Programming Included

Handmade Hero and D3js

An Introduction for the Future

Charles Chen | 2017-10-05 12:24 PDT

I would like to use this article as an opportunity to introduce two big concepts/communities.

Handmade Hero

I am very grateful for HandMade Hero. I remember when it first started a couple years back.
The time when Casey Muratori was teaching how the Windows API worked and how everything came together. He taught me a lot in the how and why. Why is this function call in place? How does this function work? How does one create a window callback function?

He really helped unveil the inner workings of modern libraries and how they work with the OS. It has been 2-3 years now and I have to say the series and the community has grown tremendously. The community is deeply focused on game programming with understanding of why we have the system the way we have today.

In my current standing after graduating with a CS degree and now working on a masters, I do not think I will be going back to the series, even though I would say I still have a lot to learn. This is because I realized there is a lot we can continue to learn in CS. Whether that is in OS, computer graphics, ML, AI, deep learning, etc. But eventually we have to focus on one area to work on for our day to day work.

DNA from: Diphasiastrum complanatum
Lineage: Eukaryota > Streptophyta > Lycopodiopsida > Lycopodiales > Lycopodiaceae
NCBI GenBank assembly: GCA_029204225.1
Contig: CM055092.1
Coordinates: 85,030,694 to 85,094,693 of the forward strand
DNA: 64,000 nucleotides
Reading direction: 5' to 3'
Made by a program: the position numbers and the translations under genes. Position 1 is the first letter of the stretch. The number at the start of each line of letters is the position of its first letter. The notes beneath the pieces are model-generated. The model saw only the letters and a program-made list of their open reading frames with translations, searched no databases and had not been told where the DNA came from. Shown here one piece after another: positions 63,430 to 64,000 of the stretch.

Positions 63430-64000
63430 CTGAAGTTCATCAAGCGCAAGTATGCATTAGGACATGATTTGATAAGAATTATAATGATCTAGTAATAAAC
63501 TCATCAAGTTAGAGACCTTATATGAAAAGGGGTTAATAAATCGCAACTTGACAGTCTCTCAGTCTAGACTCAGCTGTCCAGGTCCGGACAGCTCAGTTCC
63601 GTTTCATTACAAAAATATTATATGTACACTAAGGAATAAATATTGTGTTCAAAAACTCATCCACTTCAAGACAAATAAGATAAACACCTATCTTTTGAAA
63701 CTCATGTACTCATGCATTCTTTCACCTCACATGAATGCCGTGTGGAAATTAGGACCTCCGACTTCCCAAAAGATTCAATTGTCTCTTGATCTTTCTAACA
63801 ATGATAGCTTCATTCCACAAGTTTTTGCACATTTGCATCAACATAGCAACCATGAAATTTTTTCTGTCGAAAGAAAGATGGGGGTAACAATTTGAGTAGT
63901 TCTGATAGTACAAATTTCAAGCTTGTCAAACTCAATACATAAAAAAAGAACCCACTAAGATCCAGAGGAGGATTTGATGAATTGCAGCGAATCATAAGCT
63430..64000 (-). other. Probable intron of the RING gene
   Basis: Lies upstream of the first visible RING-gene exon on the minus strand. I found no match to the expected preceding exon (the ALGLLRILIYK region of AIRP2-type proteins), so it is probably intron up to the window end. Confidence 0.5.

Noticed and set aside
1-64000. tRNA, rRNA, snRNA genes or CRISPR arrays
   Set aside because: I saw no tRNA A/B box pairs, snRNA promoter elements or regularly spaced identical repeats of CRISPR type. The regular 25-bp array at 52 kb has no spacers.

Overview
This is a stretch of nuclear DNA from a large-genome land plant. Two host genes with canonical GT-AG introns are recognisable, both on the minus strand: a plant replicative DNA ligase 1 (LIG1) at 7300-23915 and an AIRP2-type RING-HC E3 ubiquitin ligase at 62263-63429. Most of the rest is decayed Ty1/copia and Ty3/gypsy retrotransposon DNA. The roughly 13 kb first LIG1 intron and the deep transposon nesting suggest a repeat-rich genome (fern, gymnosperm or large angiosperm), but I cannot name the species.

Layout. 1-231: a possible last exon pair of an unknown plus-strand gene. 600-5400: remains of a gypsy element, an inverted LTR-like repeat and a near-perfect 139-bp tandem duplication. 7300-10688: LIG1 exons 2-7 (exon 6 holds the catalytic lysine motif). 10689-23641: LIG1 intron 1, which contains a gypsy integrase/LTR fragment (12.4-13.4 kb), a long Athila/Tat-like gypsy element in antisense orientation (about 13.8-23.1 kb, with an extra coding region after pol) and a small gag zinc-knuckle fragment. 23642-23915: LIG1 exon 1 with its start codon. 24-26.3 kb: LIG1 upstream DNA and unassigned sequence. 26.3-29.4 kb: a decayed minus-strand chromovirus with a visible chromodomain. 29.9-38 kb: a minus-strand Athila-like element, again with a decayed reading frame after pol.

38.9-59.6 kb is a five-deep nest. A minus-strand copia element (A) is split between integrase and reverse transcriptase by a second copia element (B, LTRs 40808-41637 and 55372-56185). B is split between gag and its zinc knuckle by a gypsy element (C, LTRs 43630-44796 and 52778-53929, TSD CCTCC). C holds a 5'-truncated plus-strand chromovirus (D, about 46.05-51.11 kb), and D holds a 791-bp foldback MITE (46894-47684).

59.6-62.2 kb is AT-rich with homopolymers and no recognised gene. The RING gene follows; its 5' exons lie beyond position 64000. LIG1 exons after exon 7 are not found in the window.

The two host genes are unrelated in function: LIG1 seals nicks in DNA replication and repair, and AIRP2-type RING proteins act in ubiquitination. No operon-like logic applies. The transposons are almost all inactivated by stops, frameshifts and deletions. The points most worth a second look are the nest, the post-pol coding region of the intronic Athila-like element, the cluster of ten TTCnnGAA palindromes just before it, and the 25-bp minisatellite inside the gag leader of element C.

I deeply appreciate what Muratori has done but I think what is more important is getting the gist of computational thinking. I think his course provides that. There comes a time in a programmer's life where we can say with some degree of instinct on how a program or API works. After much exposure, we see larger, deeper patterns to the design that can be exploited.


Each API has a different flavor but has a general flow. For example, recently I was in a conversation about the D3js library. A Javascript library designed specifically for data science oriented graphs.
What I came to realize quickly was that the app was designed very similarly to other common gui libraries. Such as Android XML files or Python's Kiwi. There was some kind of scaffolding involved in the system. In D3js we have the SVG scaffolding.
What made D3js unique, I concluded, was its community and two key features it promoted. First was the ability to couple with data by allowing it to be set as a input and manipulated as an ouput to DOM elements. Second is the ability for D3js to have some basic libraries for visual manipulation such as interpolation or forces. These features cater to better data science applications.
Turns out after talking to my advisor, indeed! There are many forks of the D3js library that promote this type of community building. With various examples of data visualizations and what not.

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